That’d been one Christmas that he’d gotten what he wanted even if he did have to buy it himself. George was supposed to be buying a gift for a girl classmate, but instead had brought two. One doll for her, but the other had been for himself. It’d taken some fancy footwork on his part and most of his allowance, but he’d gotten away with it.

George had purchased a Barbie Doll, and no one was the wiser. Well it was really a Stacy Doll, but the only difference was she talked with an English accent. That was also the same time he’d named himself. Gwenn was her name for the time when she could at least briefly put away all the pretending and just be herself.

Despite the longing lost of Ellen the memory made him smile. Stacy had stayed a secret, and his parents had never discovered that their son played with dolls. Of course, as the years passed, they instead thought he was gay, but what was the use of trying to tell them differently.

He used sometimes think of himself as a changeling from legends about elves and the fey who exchanged their children in exchange for a human baby. What other explanation was there for how different he and his parents were. George had even believed that he must’ve been adopted, but no, not even that.

For most of his childhood, that doll was his only confidant up to the time where he left to join the Army. George stopped surfing on finding Toy Story. He and Ellen loved this movie. It took him back to his day as Gwenn playing with Stacy and of how it seemed they could actually converse.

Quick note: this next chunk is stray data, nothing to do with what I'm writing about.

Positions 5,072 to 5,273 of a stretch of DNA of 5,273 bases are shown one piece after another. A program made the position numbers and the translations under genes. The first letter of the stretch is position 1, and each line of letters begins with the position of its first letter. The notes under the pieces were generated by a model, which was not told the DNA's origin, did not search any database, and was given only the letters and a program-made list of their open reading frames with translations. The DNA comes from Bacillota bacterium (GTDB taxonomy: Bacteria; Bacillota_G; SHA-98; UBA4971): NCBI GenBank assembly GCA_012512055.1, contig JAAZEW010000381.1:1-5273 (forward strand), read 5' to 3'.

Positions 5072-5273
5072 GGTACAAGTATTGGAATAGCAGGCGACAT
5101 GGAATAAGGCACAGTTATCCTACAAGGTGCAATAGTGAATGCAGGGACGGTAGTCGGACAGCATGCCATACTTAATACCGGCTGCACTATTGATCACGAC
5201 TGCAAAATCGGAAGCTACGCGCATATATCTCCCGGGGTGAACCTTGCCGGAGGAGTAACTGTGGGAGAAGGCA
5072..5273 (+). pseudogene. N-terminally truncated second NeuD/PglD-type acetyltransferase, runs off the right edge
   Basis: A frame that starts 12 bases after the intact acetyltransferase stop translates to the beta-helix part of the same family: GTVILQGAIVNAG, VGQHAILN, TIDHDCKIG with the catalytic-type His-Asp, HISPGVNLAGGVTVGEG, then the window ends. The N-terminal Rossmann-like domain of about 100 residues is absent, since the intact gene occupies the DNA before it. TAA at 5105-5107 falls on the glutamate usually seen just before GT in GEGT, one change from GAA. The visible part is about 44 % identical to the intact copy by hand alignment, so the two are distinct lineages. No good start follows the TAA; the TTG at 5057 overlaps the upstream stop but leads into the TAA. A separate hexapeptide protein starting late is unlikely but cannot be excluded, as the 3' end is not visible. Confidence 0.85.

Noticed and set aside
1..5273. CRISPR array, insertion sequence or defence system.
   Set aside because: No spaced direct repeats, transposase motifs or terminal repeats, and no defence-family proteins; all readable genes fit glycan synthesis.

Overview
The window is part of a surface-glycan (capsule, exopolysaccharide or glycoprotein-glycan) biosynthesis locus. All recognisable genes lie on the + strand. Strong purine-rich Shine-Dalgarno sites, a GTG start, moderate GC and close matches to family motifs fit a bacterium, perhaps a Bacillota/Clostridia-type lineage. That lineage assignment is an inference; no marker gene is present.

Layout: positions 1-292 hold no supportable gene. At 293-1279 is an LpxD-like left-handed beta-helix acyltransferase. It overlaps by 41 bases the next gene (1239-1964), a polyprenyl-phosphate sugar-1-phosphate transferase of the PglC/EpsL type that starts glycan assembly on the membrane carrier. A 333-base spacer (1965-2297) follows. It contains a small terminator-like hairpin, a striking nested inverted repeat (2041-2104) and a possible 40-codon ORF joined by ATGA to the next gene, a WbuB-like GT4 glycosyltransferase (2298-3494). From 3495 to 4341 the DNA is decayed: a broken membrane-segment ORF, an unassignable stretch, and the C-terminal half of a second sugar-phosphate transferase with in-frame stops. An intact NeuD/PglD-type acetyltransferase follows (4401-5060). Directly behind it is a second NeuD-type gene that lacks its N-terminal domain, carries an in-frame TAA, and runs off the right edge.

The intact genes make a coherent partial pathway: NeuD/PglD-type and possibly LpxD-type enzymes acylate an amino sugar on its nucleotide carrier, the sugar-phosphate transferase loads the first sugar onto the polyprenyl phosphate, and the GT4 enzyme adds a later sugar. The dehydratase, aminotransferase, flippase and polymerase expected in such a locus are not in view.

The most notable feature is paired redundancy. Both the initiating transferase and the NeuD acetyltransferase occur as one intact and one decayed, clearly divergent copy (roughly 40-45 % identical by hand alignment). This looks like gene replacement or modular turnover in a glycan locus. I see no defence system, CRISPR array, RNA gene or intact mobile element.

He watched a few minutes but the emptiness of not having Ellen with him drove him to turn it off. George sat there for a few minutes before admitting that he would not be able to sleep like this.

Making his way back down stairs he stopped in front of the liquor cabinet. He’d never been much of a drinker but kept some on hand for social occasions. Those had become nonexistent after Ellen had come down ill.

George had always counted himself lucky that he’d been able to stay away from most addictions, but he had to have something to make himself forget. With a trembling hand, he opened the bottle.